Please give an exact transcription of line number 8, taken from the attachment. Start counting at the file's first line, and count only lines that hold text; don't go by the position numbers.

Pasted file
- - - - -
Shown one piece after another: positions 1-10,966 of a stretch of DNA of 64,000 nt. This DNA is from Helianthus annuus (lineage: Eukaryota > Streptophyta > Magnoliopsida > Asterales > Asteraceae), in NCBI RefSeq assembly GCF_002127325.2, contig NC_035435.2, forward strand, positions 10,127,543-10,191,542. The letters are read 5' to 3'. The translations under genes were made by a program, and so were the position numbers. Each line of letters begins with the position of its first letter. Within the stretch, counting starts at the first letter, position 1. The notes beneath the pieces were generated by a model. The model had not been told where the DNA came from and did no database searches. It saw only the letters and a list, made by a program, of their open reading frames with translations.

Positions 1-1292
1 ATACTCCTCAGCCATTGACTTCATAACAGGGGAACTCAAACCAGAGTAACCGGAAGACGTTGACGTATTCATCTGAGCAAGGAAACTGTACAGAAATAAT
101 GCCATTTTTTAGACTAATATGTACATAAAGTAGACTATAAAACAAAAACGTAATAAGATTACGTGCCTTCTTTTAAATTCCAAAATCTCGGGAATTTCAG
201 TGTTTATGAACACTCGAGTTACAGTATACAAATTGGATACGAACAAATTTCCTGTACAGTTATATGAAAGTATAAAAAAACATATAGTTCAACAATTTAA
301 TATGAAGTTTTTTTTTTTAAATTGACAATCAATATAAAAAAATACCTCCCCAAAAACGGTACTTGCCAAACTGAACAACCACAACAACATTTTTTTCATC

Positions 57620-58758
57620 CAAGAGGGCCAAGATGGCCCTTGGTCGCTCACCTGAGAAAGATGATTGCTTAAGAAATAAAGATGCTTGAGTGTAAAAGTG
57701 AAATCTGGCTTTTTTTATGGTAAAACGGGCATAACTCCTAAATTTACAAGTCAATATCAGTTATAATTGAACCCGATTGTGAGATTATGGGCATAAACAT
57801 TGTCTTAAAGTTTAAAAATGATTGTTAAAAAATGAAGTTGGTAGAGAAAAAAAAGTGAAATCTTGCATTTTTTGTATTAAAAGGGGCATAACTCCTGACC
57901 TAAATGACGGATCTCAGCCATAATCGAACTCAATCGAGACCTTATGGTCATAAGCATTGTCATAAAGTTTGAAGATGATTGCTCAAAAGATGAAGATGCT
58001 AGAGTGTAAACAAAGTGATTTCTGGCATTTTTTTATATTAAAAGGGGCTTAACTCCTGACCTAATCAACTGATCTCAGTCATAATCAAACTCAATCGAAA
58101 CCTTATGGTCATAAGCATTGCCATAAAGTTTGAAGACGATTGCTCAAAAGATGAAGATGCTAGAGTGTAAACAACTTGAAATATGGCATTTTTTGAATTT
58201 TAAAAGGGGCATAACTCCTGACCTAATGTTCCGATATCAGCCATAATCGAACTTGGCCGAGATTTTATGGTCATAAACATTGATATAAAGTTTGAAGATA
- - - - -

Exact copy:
57620 CAAGAGGGCCAAGATGGCCCTTGGTCGCTCACCTGAGAAAGATGATTGCTTAAGAAATAAAGATGCTTGAGTGTAAAAGTG